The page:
BGMI is a free-to-play game. We want to sustain the game's life as long as possible, so we introduce new content, updates, and in-game features to keep the game fresh. Some royale passes perform better than others. The most recent one was the Egyptian theme that is called Sky Islands, which performed very well.
Could you share some details about Krafton's investment in Lila Games?
Lila Games has three founders, two from the U.S. and one from India. The creative director and CEO are from the U.S., but their engineering capabilities are local. We believe this synergy of combining global and local learnings could lead to a successful venture. They have been making cricket games for the last seven to eight years. And then they showed some good metrics. Ironically, they are making shooter games — maybe battle royale games — for casual users. That can also be an interesting approach.
Since Lila Games is also working on something for the battle royale category, how would you ensure that it is not something that can bring an issue of conflict of interest?
The gaming market in India is a huge space, and unless something extremely similar to BGMI is being made, it is not a conflict of interest. We see new, good-quality products developing as a happy addition to the market. Also, given that target audiences are different, we don't see conflicts yet.
Aneesh Aravind, who was leading the BGMI team, left Krafton in February. Who is leading the team now?
Aneesh left a few months ago, though all other team members are still with Krafton. Minu Lee is the head of Publishing for BGMI at Krafton. He supported the local team in launching BGMI in India and is familiar with every element of the game and the team. Currently, Minu works as a bridge between the global and local teams and can help launch new products and games in the country.
What has been the state of New State Mobile in India?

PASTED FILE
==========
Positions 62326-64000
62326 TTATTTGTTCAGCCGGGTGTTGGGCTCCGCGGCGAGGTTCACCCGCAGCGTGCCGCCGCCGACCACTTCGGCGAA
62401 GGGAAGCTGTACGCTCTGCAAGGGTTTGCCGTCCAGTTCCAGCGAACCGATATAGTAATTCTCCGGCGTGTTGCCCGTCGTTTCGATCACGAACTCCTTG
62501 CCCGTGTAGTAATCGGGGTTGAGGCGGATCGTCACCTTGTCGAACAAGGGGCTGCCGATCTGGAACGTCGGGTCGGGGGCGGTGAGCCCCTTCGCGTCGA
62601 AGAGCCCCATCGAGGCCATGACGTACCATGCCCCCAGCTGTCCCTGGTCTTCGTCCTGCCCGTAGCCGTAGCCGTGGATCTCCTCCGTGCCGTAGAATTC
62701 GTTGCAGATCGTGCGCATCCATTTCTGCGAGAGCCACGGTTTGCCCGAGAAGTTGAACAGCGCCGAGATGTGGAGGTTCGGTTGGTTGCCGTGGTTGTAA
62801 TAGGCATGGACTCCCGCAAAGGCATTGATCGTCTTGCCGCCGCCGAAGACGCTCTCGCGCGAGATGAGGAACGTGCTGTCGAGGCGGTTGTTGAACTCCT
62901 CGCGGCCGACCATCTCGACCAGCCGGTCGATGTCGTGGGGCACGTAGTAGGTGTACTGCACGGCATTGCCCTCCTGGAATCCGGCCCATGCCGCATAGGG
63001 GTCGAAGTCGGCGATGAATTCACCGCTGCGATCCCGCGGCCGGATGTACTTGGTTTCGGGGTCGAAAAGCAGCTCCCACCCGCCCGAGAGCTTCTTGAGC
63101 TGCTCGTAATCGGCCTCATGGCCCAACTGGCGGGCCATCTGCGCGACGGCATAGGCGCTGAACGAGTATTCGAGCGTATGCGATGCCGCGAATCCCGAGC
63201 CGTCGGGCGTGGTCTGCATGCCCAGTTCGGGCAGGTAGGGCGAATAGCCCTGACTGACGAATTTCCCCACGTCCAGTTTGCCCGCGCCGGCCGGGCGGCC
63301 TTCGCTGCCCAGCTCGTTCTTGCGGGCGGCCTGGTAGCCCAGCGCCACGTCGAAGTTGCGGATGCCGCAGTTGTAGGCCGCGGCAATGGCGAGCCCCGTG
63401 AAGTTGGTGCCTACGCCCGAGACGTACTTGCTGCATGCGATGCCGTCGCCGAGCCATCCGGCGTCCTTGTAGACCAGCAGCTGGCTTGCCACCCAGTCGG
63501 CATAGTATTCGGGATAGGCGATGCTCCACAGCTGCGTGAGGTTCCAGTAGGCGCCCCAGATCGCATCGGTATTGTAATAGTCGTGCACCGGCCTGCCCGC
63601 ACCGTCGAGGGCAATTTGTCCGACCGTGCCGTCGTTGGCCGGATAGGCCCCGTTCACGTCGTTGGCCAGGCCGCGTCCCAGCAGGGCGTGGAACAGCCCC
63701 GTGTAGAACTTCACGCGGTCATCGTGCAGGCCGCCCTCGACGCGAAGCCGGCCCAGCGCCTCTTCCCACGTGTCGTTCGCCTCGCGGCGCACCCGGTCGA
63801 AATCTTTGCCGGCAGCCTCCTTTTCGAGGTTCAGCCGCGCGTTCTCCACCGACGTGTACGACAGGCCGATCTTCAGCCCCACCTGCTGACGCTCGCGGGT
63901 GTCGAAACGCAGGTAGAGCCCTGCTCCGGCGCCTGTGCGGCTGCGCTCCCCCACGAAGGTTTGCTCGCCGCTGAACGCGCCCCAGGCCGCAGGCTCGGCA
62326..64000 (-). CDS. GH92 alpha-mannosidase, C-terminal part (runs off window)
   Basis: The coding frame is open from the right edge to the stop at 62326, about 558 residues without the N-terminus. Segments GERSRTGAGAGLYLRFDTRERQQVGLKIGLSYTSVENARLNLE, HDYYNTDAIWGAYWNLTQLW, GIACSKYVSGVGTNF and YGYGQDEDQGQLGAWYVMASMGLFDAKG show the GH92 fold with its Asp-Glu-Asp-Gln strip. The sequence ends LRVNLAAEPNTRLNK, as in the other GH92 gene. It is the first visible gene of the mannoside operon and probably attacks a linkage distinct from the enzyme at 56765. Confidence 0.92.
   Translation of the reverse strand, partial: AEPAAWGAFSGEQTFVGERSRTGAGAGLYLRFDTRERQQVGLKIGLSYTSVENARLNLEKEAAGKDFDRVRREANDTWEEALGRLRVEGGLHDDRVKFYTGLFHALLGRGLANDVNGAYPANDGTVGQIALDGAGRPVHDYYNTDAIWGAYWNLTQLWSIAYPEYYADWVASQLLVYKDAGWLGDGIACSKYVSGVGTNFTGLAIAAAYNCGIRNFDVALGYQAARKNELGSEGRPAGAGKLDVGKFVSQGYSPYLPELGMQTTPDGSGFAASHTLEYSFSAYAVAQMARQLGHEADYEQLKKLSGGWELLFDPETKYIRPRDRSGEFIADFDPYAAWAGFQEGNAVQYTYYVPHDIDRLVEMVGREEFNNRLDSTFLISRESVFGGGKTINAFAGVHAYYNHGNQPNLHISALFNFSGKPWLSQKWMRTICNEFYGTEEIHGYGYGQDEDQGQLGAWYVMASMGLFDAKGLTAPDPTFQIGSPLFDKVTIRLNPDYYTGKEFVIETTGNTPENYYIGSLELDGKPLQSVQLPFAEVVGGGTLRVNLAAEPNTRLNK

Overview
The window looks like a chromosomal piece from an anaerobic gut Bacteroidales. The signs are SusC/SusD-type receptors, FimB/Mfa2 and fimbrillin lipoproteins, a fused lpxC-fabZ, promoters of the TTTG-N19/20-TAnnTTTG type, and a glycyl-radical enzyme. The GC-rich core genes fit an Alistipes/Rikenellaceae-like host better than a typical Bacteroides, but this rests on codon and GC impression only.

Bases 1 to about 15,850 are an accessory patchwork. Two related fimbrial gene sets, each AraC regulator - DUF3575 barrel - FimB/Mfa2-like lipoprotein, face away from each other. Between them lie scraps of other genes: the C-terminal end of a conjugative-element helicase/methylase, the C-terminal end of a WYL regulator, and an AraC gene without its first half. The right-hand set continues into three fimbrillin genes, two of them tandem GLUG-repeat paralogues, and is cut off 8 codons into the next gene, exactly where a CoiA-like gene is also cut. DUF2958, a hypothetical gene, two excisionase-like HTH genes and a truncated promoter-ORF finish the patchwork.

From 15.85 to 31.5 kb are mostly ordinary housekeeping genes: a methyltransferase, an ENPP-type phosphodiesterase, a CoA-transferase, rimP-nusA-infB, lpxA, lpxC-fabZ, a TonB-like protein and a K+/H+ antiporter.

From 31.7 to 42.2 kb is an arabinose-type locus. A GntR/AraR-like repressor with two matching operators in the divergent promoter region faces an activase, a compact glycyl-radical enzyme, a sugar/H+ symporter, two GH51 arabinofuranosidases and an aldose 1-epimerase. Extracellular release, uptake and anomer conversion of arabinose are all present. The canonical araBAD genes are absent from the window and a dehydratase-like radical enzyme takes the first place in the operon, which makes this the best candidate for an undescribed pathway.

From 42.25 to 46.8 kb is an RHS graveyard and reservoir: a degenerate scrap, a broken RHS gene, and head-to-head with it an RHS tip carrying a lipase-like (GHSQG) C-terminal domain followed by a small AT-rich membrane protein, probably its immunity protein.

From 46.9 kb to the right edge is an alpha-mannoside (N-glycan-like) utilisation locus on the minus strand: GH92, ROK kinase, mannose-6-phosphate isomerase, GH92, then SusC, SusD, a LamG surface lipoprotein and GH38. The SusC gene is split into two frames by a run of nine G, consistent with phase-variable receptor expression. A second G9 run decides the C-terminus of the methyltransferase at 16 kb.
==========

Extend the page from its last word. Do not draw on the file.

New State Mobile is not as big as BGMI. At the initial launch, it had great numbers, but its retention is not as strong as BGMI. Nevertheless, we will keep adding new content to New State Mobile. Due to hardware limitations, India may not be the core target for New State Mobile, but it has great graphics, and we will continue to service the game.
Some reports claim that parents have lost lakhs of rupees as their kids made in-app purchases on BGMI using their credit and debit cards. Some reports have also alleged that some people were killed due to overaddiction to the game. These issues eventually led to the scrutiny of PUBG Mobile in India in the past. So, how is Krafton looking at all these issues this time?
Krafton launched the "Game Responsibly" campaign, and we are the only major gaming company in India to take these measures. We also have play hour limits, spending limits and login safeguards built into the game. The game is extremely popular, and these issues come with the territory. We don't know the details of the fraud and how it was committed, but these are extreme cases. We constantly work towards securing a safe gameplay experience for users.
There have been some concerns around how Krafton got clearance for BGMI just months after the government banned PUBG Mobile since both games have many similarities. A legislator also questioned in the parliament last week whether PUBG Mobile has made a comeback in India. How would you respond to these concerns?
The government does not intervene in which apps can function and which cannot. They intervene in digital security and privacy concerns, and BGMI complies with all guidelines. MeitY (Ministry of Electronics and Information Technology) has also noted that PUBG and BGMI are different games. We understand that the government is concerned about gamers' playing habits, and that is where BGMI has incorporated safeguards.